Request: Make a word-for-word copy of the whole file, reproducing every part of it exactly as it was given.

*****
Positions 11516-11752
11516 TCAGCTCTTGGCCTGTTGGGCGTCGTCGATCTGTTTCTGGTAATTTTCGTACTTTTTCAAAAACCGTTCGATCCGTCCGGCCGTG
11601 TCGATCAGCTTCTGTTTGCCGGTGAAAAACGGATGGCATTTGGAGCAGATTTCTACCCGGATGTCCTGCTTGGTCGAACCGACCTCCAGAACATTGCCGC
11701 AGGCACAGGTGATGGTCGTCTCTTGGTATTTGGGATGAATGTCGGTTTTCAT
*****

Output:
Positions 11516-11752
11516 TCAGCTCTTGGCCTGTTGGGCGTCGTCGATCTGTTTCTGGTAATTTTCGTACTTTTTCAAAAACCGTTCGATCCGTCCGGCCGTG
11601 TCGATCAGCTTCTGTTTGCCGGTGAAAAACGGATGGCATTTGGAGCAGATTTCTACCCGGATGTCCTGCTTGGTCGAACCGACCTCCAGAACATTGCCGC
11701 AGGCACAGGTGATGGTCGTCTCTTGGTATTTGGGATGAATGTCGGTTTTCAT